A South Florida couple who operated illegal alcohol and drug treatment centers — and even recruited patients as prostitutes — have been sentenced to prison after swindling $5.5 million from federal and private insurers.
Kenneth Chatman, 46, of Boynton Beach, was sentenced to 27 years after pleading guilty in March to conspiracy charges involving healthcare fraud, sex trafficking and money laundering. His wife, Laura Chatman, 44, also pleaded guilty but to lesser charges of making false statements.
At the couple’s sentencing hearing Wednesday, U.S. District Judge Donald Middlebrooks listened to parents of children who suffered overdoses, including fatalities, before issuing their prison terms.
“Instead of helping his patients to achieve sobriety, Chatman exploited the vulnerable victims to satisfy his personal greed,” Acting U.S. Attorney Benjamin Greenberg said in a statement. “He provided drugs to addicts, solicited and accepted kickbacks and bribes, and used his position of power to sexually exploit his patients.”
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According to an indictment, Chatman set up a network of sober homes, including Stay'n Alive, Inc., and Total Recovery Sober Living in Palm Beach and Broward counties, as purported treatment centers between 2012 and 2016. Instead, he conspired with his wife and other employees to provide reduced rent, gift cards and controlled substances to patients, who in turn received ineffective and unnecessary services so that the centers could bill federal and private insurers for millions.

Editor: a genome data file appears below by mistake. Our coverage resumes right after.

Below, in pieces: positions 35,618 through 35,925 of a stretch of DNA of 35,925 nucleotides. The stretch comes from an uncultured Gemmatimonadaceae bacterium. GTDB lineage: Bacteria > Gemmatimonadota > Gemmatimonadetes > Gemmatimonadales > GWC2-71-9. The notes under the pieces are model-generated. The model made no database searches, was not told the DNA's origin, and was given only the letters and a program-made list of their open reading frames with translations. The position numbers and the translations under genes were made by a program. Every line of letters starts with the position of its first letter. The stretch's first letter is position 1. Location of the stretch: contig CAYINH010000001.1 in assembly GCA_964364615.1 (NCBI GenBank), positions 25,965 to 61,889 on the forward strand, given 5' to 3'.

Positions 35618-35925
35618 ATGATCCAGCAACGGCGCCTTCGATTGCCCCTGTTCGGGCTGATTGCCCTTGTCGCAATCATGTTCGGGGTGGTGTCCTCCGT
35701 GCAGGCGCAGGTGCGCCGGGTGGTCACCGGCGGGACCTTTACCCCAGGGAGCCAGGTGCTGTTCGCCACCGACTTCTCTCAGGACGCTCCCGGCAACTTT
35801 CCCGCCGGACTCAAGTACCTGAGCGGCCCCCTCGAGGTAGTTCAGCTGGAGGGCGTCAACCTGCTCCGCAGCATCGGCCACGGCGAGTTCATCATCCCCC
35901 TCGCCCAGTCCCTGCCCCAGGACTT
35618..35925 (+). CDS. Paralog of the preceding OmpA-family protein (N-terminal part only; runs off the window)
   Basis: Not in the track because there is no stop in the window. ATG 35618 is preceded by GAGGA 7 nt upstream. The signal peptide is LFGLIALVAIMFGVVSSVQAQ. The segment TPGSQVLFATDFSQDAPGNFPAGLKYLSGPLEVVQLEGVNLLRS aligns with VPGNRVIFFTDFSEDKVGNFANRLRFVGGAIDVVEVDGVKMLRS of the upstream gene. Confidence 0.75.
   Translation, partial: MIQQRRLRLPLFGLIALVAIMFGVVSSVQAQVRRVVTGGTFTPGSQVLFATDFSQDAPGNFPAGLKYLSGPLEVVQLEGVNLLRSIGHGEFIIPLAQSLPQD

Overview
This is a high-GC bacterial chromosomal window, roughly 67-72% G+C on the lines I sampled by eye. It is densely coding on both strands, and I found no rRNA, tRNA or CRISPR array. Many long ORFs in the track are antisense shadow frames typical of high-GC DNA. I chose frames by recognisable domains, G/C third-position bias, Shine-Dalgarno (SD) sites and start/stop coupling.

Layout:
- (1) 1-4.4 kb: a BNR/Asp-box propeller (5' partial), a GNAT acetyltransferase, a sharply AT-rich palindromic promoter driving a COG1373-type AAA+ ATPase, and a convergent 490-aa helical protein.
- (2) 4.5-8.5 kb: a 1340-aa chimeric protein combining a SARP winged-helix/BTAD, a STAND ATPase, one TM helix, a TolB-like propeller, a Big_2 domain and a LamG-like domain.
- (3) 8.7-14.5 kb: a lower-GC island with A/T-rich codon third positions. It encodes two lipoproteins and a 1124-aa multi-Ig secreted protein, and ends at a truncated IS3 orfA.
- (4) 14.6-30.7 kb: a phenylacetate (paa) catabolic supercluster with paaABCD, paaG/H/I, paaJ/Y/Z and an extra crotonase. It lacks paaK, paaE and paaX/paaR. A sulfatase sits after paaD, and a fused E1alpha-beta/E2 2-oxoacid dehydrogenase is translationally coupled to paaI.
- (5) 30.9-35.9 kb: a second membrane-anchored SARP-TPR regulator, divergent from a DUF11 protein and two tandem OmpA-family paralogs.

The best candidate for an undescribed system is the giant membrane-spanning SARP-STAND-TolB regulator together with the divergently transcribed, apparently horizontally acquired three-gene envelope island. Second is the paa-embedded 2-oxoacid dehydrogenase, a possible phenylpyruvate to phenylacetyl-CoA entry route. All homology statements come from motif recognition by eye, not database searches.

Prosecutors said that while Chatman's residences were supposed to be drug free, he and other employees allowed the patients to continue using drugs as long as they attended treatment sessions and submitted to drug testing.
In two instances, Chatman's wife was falsely listed as the owner of Reflections Treatment Center in Margate and Journey to Recovery in Lake Worth to hide the fact that her husband, a convicted felon, managed all aspects of these facilities.
Chatman and other employees also recruited female patients to engage in prostitution at the treatment centers or at hotels and motels, prosecutors said. Chatman provided housing and drugs to the women, who were pressured to “perform sex acts in exchange for money” that would have to be paid to Chatman as “rent,” they said.
Local, state and federal law enforcement investigated the case, which was led by Assistant U.S. Attorney A. Marie Villafana.